The Word of God and the People of God

In all of Church History, people have experienced the One God whom we worship in and through Jesus Christ. These experiences can help other Christians, and can even be highly beneficial to all the faithful. However, these revelations are not universal, and are not to be imposed on others as necessary to the faith.

In today’s Christianity, there is an identity crisis plaguing all forms of Christian spirituality so that many of the churches have essentially forgotten the deposit of faith in their consideration of what makes Christianity specifically Christian.

What I mean is, Christians are turning everywhere but the deposit of faith for revelation and insist of revolution instead of renewal, often unknowingly insist on rebellion instead of remembering the Fathers of our faith. Some turn to reaction instead of refining, some are caught in the endless present through culture wars and forget the deeper and more enduring aspects of the faith that are a constant source of guidance and renewal.

Especially among Protestants, private revelations run wild. They change the faith, they alter the form and content of Christianity from generation to generation. Word-faith, full-gospel, and other movements which bear the name Charismatic are often shaped by private revelations. What can truly help unite the Churches and set them on a single path, united despite differences is a common realm of experience. In fact, Tradition is simply the records of a commonly regarded and Authoritative Experience.

Pope Benedict XVI offers this meditation from Verbum Domini under the paragraph called “The Eschatological Dimension of the Word of God”:

[Private Revelation] can have a certain prophetic character (cf. 1 Th 5:19-21) and can be a valuable aid for better understanding and living the Gospel at a certain time; consequently it should not be treated lightly. It is a help which is proffered but its use is not obligatory.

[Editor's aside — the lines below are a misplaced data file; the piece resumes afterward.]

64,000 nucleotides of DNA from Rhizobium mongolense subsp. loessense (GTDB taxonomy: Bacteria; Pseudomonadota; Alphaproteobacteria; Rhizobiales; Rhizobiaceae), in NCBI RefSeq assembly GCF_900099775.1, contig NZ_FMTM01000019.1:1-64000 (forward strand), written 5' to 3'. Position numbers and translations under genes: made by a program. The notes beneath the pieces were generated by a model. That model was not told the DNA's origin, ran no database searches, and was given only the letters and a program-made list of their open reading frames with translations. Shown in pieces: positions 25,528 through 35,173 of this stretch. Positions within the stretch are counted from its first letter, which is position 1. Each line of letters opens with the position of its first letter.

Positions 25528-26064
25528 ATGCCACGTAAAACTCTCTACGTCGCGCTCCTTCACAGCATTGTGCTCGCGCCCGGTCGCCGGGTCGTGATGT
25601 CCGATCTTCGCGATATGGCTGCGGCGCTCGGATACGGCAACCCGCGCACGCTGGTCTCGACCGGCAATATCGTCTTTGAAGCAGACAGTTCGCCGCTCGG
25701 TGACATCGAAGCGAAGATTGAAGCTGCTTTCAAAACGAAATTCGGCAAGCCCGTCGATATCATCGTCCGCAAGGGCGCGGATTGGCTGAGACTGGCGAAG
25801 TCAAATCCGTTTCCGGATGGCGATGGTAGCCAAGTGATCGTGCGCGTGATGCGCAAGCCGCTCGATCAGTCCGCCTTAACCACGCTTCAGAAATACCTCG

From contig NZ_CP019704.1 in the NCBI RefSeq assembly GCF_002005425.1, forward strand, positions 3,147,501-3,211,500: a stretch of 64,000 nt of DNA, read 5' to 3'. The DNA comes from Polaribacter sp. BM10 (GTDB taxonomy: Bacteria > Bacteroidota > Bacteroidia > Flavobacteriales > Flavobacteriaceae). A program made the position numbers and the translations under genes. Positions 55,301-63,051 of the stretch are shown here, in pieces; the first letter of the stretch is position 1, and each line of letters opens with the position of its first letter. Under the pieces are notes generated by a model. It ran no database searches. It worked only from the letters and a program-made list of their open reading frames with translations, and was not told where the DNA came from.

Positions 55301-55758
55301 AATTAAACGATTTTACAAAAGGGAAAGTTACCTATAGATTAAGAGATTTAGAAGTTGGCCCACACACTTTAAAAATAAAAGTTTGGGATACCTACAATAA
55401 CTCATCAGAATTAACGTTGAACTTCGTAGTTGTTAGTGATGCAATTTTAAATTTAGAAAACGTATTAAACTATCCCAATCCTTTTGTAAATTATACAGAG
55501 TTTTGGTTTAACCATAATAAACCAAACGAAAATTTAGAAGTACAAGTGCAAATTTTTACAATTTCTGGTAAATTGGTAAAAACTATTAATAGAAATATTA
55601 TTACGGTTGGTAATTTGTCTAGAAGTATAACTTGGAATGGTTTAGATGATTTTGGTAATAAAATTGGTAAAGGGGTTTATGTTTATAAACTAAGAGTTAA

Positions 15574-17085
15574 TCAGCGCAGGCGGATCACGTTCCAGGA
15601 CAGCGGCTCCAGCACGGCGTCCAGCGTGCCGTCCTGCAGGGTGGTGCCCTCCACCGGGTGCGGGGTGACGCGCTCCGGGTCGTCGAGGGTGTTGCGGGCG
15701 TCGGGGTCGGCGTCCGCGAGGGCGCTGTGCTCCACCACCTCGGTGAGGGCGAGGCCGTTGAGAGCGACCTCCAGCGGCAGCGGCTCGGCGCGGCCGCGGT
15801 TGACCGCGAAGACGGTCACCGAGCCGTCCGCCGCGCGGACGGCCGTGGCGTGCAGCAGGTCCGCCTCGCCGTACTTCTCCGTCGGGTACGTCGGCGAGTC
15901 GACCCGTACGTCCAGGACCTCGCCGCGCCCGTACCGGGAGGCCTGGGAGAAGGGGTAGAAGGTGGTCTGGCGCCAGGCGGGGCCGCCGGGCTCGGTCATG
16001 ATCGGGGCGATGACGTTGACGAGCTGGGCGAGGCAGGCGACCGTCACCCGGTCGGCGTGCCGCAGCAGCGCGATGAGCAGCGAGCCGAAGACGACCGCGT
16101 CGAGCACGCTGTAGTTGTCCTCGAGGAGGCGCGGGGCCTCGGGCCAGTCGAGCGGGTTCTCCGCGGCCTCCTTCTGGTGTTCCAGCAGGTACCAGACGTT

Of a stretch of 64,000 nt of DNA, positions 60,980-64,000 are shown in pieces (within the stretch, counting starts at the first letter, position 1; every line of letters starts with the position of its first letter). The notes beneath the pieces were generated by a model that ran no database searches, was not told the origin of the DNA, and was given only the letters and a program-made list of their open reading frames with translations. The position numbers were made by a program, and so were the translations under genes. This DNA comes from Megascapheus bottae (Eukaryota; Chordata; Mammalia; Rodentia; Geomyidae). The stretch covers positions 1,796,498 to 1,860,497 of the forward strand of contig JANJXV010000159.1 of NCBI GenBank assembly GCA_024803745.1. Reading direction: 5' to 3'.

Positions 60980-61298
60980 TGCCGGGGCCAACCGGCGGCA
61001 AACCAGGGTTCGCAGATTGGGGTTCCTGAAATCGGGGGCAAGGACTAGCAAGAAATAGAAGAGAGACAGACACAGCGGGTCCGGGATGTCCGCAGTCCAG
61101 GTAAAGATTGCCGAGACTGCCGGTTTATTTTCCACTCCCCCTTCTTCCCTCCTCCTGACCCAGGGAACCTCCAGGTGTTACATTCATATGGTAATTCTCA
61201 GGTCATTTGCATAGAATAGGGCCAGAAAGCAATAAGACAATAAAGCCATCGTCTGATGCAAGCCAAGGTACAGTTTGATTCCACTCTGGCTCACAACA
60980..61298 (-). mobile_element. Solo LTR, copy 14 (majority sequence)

Discernment is something that we all need when encountering the Word of God through the people of God. It is incumbent upon us to learn how to take upon ourselves the voice and mind of the Church. Hope, Faith and Love are to be essential criteria of how we are to understand and hold to private revelations. The virtues they inculcate and the general charity which they inspire are essential elements of how we relate to revelations that are non-essential to faith. Pope Benedict XVI offers us a criterion:

In any event, [the validity of private revelations] must be a matter of nourishing faith, hope and love, which are for everyone the permanent path of salvation.

There we have it. Discernment is a matter of virtue, of charity and Christ-likeness in all things.

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2 thoughts on “The Word of God and the People of God

  1. The identity crisis you talk about is interesting. From your perspective, what do you think its a result of?

    Are you saying that the emergence of Charismatic movements and a focus on personal revelation are a reaction to this identity crisis? It makes sense, but I don’t really have experience with those facets of Christianity, so it would be interesting to hear you expand on that. Also, if so, how does this affect your view of Charismatic and Evangelical Catholic movements, especially considering how they’ve flourished since John Paul II? Are they a reaction to the same sort of crisis?